[3] The Oxford English Dictionary defines selfie as “A photographic self-portrait; esp. one taken with a smartphone or webcam and shared via social media” (“Selfie, N.”). However, there is considerable disagreement among scholars regarding the parameters of the selfie genre. In our rendering, we include portraits taken by others but shared by the subject in question on their social networks. The growing popularity in Israel of so-called selfie sticks, enabling mobile self-portraiture from arm’s length, has further complicated the genre. We discuss Israeli soldier selfies in Chapter Five. This particular Instagram archive can be found at Notopoulos, “Surreal Instagrams from Israel Defense Forces Soldiers.” For discussion of the broader history and use of cameras by soldiers within larger geopolitical contexts, see Struk, Private Pictures.

[4] According to 2013 public statements from the Israel military, this Instagram archive was in violation of the army’s emerging social media policy; historically, this policy has been rarely enforced. For a recent articulation of such policy as it pertains to Facebook, see Cohen, “A New Directive Will Impose Restrictions IDF Soldiers’ Use of Facebook.”

[5] For further discussion of iconographies of Israeli soldiering, see Brownfield-Stein, Fantasy of the State; Brownfield-Stein, “Visual Representations of IDF Women Soldiers and ‘Civil-Militarism’ in Israel”; and Yosef, Beyond Flesh. On the longer legacy of Israeli soldiering as a project of self-making, see Sasson-Levy, “Individual Bodies, Collective State Interests.”

[6] The me-centered character of such mobile self-portrait images is part of the broader trend of micro-celebrity and self-branding that increasingly characterizes social media usage among young people. See Senft, “Microcelebrity and the Branded Self.” For an excellent analysis of the Israeli military’s embrace of branding culture, see Lemmey, “Devastation in Meatspace.”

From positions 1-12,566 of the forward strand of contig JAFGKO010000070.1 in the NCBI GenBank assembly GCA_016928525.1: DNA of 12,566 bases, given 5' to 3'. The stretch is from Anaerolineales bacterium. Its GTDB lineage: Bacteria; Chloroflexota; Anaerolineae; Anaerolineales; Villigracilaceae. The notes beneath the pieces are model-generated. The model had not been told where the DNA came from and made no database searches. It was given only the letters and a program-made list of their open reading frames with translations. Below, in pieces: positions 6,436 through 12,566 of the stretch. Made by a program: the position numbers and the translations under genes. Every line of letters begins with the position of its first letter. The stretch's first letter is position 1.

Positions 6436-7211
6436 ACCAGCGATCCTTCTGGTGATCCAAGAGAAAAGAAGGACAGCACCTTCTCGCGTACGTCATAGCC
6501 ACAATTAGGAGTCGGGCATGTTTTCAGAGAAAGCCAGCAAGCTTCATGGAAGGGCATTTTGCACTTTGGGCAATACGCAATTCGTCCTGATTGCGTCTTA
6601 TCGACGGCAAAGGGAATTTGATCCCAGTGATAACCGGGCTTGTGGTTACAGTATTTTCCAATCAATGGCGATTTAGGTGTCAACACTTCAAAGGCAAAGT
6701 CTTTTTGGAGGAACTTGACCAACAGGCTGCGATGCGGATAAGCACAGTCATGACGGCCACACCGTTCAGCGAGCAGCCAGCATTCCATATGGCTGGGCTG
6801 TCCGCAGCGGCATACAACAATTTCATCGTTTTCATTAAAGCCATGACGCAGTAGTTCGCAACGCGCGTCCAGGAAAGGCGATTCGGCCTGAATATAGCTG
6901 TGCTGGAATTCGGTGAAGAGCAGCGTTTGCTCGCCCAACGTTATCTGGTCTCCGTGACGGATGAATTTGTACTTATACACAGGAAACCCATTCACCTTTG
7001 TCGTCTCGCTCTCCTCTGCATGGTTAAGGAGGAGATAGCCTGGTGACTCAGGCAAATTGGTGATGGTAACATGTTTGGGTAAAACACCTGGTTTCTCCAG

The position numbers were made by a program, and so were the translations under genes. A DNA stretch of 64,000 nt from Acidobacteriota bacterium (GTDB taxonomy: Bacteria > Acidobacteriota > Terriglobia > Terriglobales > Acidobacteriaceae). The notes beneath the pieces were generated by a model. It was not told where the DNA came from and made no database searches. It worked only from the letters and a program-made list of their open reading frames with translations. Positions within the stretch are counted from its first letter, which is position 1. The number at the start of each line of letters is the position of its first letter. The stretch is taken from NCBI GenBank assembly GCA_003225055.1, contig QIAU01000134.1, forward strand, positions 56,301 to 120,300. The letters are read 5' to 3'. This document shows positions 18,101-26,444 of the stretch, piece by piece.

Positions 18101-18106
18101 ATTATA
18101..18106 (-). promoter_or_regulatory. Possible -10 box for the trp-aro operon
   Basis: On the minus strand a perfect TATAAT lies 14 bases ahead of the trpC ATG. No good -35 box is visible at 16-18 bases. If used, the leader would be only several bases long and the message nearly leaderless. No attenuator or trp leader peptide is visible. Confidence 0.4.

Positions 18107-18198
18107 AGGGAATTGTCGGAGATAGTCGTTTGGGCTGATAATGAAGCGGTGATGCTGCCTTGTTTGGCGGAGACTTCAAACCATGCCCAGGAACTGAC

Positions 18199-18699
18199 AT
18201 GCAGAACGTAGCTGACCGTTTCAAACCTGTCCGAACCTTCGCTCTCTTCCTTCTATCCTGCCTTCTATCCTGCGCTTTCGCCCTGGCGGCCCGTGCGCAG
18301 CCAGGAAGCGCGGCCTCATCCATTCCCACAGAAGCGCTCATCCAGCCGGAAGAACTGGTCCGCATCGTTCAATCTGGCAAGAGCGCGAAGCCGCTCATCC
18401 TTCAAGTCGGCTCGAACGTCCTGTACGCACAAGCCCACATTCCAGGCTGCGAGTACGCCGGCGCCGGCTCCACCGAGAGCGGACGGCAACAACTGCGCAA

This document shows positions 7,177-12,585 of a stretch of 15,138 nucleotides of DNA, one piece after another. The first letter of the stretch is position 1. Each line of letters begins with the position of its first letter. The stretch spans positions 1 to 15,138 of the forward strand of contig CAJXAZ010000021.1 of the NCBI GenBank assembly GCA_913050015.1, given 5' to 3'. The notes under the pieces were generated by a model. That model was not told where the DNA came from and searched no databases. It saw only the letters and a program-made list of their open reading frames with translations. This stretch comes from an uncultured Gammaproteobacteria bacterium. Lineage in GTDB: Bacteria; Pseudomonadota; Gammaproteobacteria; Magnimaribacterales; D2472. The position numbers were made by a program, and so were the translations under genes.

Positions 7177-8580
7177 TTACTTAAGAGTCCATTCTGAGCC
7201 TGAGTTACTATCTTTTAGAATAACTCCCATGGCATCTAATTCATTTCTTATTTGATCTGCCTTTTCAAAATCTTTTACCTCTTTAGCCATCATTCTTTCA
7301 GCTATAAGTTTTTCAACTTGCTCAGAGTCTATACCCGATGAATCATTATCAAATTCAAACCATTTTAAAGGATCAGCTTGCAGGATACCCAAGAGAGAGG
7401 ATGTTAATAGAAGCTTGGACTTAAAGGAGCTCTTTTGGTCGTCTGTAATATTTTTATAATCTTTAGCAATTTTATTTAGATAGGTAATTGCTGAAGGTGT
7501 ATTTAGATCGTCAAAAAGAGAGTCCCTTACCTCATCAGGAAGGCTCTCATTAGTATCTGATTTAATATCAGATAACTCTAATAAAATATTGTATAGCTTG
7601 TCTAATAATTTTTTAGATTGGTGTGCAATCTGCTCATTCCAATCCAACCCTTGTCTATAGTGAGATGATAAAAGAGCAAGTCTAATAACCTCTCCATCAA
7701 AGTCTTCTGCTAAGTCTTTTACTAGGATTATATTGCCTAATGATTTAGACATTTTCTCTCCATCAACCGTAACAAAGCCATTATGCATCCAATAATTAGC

[7] The US blogger responsible for the widespread circulation of these images would call them “surreal.” Notopoulos, “Surreal Instagrams from Defense Forces Soldiers.”

[8] Our analysis is informed by recent and foundational scholarship on the Israeli military occupation, particularly scholarship attentive to the role of cultural technologies, discursive formations, and modes of governmentality in the workings of military rule. See, for example, Azoulay and Ophir, The One-State Condition; Gordon, Israel’s Occupation; Weizman, Hollow Land; and Weizman, The Least of All Possible Evils. We also draw on literature on the interplay between militarism and the entertainment industry and on the mediated aesthetics of war. New and foundational writings include Azoulay, The Civil Contract of Photography; Derian, Virtuous War; Dyer-Witheford and De Peuter, Games of Empire; Mirzoeff, Watching Babylon; Morris, Believing Is Seeing; Stahl,Militainment, Inc.; and Virilio, War and Cinema. For a fuller genealogy of the existing scholarship on Israeli militarism, see note 37, p. 110.